South Sudan may be the world’s newest country yet it can rival some of the oldest in terms of landscape and culture. In its short life, the nation has sadly seen more than its share of conflict and trauma. This instability added to poor infrastructure has meant that much of the country, both its landscape and its people, has remained unchanged. Outside of Juba, the capital situated on the White Nile, the true beauty of South Sudan is found in the different tribes, each with their unique facial markings, architecture and culture. There are estimated to be at least 60 different tribes co-exist in South Sudan, including the Toposa, Lotuko, Boya and Mundari tribes, speaking an array of dialects and languages. Modernisation and changing weather patterns threaten many of these tribes traditional way of life but for now, it is a glimpse into a fast disappearing way of life. A trip to South Sudan is not complete without a drink by the Nile and to catch a game of Boruboru. Similar to dodge ball and only played by women, it’s a wonder as to why this energetic game isn’t being played internationally. South Sudan is a diverse melting pot best understood by spending time with people who call it home.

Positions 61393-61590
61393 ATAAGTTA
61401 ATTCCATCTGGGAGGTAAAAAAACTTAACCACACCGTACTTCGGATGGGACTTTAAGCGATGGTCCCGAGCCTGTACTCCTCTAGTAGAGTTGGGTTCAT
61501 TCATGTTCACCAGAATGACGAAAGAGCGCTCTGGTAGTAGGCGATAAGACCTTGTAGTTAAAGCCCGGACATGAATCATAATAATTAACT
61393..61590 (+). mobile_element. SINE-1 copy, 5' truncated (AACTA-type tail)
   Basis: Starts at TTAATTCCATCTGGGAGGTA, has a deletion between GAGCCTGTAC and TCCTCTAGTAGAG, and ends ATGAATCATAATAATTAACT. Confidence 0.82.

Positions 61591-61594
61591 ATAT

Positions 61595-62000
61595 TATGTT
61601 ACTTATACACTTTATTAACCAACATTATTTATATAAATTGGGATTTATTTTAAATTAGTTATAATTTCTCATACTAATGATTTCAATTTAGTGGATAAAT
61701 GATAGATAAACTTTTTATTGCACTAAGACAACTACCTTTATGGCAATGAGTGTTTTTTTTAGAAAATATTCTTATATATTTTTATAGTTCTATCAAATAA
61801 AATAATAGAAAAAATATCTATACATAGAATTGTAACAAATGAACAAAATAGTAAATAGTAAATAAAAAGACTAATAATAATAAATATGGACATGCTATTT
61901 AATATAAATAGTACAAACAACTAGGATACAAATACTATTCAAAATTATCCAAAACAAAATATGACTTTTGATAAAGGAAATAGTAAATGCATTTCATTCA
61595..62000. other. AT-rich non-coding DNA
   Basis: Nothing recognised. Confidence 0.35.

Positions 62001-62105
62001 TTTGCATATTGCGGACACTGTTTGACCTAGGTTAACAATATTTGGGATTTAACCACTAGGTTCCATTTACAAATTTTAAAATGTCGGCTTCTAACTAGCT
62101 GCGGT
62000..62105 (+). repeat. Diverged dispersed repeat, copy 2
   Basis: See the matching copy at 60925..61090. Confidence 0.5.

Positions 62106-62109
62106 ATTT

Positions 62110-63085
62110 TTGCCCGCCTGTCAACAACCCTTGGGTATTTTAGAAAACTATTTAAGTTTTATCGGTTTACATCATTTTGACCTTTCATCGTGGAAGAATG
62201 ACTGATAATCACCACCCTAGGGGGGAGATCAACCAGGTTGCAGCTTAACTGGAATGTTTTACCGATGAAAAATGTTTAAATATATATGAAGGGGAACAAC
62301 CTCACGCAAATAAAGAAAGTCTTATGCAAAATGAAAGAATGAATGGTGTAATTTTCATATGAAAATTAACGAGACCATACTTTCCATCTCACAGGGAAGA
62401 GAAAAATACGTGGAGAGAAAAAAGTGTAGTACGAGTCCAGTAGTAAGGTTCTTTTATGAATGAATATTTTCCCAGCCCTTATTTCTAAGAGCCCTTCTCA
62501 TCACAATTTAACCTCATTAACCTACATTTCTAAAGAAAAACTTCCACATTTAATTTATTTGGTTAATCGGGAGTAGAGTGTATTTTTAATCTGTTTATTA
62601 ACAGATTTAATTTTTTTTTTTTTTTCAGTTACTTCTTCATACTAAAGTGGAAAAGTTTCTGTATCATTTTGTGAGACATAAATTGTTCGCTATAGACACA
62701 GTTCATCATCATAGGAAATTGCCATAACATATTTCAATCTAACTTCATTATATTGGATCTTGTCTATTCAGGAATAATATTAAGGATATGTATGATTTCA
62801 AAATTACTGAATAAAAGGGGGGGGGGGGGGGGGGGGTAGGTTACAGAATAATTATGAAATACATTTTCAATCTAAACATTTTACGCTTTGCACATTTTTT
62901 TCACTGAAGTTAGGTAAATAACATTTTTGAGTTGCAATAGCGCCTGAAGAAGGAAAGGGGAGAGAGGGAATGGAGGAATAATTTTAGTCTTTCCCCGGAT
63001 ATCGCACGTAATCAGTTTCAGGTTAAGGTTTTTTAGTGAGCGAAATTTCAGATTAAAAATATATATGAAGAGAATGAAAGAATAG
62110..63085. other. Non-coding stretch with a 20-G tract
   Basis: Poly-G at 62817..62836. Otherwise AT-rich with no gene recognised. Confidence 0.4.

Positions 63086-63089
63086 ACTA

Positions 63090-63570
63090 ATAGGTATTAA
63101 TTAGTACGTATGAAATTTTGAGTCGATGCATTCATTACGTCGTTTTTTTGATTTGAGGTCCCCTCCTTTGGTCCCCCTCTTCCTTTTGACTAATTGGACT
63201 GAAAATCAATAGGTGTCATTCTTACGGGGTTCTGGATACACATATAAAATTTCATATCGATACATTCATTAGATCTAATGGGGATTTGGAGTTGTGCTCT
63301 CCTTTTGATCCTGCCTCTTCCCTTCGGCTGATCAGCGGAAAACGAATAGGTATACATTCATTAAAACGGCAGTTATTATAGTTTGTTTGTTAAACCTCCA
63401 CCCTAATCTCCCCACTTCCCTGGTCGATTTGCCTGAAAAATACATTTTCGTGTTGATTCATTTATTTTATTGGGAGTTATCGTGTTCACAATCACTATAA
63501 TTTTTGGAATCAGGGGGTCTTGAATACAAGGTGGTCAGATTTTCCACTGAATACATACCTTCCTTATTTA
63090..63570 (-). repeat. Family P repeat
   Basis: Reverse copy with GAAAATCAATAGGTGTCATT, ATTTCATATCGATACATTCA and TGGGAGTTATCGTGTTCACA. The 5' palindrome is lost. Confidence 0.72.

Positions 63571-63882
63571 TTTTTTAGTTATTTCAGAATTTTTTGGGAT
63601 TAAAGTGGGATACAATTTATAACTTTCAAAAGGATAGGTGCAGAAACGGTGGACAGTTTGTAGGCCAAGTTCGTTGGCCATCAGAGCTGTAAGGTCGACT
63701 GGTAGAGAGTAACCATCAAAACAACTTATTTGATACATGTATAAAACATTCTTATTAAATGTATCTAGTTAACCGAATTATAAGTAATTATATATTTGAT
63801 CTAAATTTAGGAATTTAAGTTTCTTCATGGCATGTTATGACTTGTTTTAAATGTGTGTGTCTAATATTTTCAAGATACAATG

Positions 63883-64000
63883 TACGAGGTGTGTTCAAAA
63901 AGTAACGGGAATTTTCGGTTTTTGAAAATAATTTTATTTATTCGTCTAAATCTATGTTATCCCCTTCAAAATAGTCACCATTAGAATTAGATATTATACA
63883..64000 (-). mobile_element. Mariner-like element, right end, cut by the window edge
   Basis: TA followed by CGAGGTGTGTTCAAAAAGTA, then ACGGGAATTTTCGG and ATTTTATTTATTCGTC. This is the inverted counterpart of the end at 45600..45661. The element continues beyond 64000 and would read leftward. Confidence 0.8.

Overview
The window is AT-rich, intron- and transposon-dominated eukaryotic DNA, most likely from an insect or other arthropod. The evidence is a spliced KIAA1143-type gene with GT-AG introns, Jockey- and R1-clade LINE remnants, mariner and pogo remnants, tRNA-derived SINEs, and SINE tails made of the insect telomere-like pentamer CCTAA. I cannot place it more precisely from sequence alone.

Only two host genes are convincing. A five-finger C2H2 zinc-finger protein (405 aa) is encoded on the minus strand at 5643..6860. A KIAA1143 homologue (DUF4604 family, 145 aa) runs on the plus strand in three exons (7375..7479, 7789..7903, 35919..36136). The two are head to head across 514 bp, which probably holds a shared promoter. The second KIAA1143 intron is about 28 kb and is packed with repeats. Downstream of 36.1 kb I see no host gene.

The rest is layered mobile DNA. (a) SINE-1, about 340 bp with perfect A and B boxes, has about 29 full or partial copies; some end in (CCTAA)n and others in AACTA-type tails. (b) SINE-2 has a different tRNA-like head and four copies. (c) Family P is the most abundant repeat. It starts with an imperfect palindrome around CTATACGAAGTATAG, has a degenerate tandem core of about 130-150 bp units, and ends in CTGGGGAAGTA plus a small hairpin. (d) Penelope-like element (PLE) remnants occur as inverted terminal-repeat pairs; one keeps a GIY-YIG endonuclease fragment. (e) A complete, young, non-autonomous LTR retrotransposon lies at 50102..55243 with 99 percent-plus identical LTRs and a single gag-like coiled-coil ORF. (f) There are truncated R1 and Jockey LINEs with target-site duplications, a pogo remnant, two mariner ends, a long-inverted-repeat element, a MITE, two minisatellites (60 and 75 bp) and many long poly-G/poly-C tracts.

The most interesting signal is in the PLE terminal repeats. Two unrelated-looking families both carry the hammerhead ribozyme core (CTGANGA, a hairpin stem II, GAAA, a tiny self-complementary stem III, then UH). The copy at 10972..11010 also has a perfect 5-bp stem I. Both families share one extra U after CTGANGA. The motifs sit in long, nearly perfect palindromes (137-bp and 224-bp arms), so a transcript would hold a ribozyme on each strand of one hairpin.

The country’s capital and largest city, Juba is situated along the banks of the White Nile. The cities bustling activity can be found along the rivers banks where it is possible to eat or get a drink whilst taking in the magnificent sunset. Other things to do in Juba include watching a game of Boruboru, a version of dodge ball played by South Sudanese women and girls, visiting the memorial to John Garang, the young nation’s founding father, or fending off hawkers at Konyo Konyo market.
At the foot of the Boya Hills, east of Juba, are small settlements of the Boya tribe also known as the Larim tribe. The Larim are magnificent architects, creating beautiful wooden huts with great structural stability. When in the Boya villages, climbing the surrounding rocks grants beautiful views to take in the sunset or sunrise is a must.
MUNDARI TRIBAL AREA
The Mundari tribe are famed for their cattle herding. With their livelihoods being dependent upon raising livestock and agriculture, it is no surprise that they live north of Juba near to the White Nile where land is fertile and ideal for their cows to graze. Living amongst their cattle, you will have the opportunity to spend time with the tribe crowded around cow dung fires warding off insects watching wrestling or playing music, both popular pastimes. Witnessing sunrise amongst the Mundari and their long horned cattle is a memorable experience.
In the south-east of the country lie the Imatong Mountains, including Mount Kinyeti the tallest peak in South Sudan reaching over 3000metres. For the adventurous it is possible to hike and explore this plateau. The mountains are also home to the Lotuko people. The Lotuko are divided into 4 kingdoms, with each one occupying a mountain in villages made up of architecture fitting to its impressive surroundings.
NIMULE NATIONAL PARK